Phishing and Hacking target Facebook

Social networking sites have played a significant role in the lives of many everyday Internet users by providing an enjoyable and interactive platform to keep in touch with friends, colleagues, family or share images and videos. And as every good thing on the Internet that gains any popularity it often also ends up getting the attention of the wrong kind.

For the avid fans of social networking sites like Facebook, there is bad news. 

News reports reveal that hackers have found some vulnerability in the message service and are targetting innocent Facebook subscribers with unsolicited messages. The phishing attacks are engineered carefully as unsuspecting users get strange messages from their own Facebook contacts.  The messages are mostly requesting innocent users to simply go to specific websites and unfortunately quite a number of the recipients have indeed ventured into typing these URLs in their web browsers. Some of these sites are designed to look like Facebook requesting login information and as soon as the user types in the confidential data, the information is captured by the phishing sites. Some other sites are simply downloading malware into the computers of surfers aiming to capture private and confidential data like passwords, credit card details etc. Most of these suspicious inbox messages are requesting users to go to strange URLs some ending with .be . A commonality of all these unauthorised messages is that they are being sent as bulk messages to many contacts of a target profile.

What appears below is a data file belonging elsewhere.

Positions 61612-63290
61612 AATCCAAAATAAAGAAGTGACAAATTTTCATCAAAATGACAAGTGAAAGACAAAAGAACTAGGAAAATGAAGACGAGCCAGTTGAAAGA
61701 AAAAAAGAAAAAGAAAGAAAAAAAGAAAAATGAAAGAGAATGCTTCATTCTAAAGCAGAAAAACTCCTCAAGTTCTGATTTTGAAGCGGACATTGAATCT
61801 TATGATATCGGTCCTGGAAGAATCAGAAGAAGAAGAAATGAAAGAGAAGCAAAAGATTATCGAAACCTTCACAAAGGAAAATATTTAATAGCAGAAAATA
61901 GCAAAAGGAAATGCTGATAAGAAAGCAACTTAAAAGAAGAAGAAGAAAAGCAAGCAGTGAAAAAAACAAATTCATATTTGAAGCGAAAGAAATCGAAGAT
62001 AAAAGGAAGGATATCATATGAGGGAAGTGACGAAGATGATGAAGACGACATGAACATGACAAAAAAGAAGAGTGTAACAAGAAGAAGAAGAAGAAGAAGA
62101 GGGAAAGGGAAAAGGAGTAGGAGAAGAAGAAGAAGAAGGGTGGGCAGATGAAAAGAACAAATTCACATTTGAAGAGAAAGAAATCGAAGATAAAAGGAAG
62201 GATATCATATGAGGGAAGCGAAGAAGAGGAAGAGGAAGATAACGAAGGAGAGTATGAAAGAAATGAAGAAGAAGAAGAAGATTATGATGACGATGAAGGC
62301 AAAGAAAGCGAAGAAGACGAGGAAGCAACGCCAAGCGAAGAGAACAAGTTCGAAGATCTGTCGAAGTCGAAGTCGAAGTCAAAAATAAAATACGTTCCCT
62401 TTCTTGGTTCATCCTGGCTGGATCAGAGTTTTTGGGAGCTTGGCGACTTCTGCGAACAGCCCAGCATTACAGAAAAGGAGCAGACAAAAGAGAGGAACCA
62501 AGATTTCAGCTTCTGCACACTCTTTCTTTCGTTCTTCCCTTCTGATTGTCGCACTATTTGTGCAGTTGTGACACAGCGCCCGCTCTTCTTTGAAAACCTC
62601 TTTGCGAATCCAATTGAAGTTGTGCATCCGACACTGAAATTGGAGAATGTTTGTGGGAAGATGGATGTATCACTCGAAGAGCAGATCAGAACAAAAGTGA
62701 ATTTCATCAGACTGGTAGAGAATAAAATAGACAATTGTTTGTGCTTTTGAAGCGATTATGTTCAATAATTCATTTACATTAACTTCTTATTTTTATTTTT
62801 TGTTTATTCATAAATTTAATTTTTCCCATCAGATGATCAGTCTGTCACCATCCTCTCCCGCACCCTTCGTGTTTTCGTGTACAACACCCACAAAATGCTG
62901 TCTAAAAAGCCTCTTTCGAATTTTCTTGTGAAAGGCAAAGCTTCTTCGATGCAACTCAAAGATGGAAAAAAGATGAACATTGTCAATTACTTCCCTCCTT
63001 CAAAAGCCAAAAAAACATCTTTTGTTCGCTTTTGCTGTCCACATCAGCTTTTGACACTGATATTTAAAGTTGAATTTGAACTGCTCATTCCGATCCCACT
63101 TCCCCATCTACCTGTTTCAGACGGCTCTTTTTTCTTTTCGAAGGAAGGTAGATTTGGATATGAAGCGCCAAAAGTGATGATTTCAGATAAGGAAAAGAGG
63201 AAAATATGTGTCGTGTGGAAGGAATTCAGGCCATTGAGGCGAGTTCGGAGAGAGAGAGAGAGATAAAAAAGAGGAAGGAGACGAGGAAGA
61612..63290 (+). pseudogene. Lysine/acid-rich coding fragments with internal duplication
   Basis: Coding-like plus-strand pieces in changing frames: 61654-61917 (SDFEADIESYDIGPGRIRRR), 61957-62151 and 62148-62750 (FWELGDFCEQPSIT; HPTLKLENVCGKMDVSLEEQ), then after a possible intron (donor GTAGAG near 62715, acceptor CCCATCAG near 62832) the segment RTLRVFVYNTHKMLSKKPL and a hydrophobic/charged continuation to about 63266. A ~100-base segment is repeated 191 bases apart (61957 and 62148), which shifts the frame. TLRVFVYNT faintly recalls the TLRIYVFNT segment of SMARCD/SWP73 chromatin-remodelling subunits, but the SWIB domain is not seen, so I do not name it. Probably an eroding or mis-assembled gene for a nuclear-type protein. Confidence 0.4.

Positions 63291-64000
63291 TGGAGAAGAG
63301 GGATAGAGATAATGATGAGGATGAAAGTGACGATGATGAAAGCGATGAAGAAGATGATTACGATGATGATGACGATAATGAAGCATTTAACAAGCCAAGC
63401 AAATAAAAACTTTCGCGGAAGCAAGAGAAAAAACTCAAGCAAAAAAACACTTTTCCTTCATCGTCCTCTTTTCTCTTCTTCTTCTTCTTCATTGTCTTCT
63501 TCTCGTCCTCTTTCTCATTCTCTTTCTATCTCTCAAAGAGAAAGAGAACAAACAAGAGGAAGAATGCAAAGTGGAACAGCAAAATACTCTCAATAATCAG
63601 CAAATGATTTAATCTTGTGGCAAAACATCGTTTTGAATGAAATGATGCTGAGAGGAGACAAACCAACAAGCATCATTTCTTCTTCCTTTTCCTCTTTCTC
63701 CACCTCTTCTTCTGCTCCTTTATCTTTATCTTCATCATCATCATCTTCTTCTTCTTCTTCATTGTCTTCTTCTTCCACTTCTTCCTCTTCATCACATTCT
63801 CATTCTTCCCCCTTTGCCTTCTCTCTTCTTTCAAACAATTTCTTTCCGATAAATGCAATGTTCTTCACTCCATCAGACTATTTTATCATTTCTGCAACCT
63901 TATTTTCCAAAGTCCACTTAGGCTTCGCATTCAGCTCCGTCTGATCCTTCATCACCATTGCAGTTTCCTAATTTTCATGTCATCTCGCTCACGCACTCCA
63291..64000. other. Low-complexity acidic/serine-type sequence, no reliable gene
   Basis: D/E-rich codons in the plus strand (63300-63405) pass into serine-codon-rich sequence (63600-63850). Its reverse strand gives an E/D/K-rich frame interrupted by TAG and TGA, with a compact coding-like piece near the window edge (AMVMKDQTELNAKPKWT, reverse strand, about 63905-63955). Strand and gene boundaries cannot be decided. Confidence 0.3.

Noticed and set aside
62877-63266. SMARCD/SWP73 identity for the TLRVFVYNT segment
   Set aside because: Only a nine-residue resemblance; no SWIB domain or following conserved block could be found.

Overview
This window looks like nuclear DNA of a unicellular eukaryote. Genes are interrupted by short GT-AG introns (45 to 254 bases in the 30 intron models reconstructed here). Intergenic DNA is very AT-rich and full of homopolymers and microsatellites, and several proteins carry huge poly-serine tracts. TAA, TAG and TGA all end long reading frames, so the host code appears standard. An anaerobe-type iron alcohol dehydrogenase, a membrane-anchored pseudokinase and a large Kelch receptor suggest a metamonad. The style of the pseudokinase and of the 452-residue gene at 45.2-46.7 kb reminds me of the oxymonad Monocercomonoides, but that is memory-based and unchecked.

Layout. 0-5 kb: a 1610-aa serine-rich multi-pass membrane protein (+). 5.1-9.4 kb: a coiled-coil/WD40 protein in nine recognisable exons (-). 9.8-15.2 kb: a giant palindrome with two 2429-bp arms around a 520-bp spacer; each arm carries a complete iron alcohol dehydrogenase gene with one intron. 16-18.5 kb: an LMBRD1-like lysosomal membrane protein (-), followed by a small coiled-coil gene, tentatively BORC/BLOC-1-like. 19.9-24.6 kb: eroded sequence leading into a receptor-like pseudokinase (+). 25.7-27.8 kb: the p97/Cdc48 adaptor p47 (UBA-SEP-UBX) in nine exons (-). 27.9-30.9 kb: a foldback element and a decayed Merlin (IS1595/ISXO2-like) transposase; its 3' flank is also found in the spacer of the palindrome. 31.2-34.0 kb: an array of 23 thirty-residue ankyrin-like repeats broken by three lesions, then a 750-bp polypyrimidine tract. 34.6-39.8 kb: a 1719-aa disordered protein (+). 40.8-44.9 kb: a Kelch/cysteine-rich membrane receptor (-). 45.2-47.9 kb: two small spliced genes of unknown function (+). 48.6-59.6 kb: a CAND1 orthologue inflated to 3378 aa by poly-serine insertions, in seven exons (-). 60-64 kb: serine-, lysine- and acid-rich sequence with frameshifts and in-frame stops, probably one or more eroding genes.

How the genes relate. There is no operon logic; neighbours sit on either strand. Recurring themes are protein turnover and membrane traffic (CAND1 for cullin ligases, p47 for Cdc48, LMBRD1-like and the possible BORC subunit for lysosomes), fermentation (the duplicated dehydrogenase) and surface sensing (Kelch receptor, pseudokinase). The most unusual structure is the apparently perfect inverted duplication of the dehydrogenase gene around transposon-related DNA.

How to avoid these attacks? Well if you are a Facebook user, there is no way you can avoid getting these messages although you definitely have the choice of not falling for them. So if you receive a message from a known Contact requesting you to go to a particular website or URL without specifically explaining the reason, just be careful. A simple way to avoid falling for this bait is to message the Contact from whom you have allegedly received the message  and query as to whether and why the URL was sent in the first place. I am sure if your Contacts want to share a particular URL, they will most definitely tell you the reason in the message itself. So Facebook users, tread with caution!


GSTJ Page on Facebook

Global School of Tech Juris now has an exclusive fan page on and is available at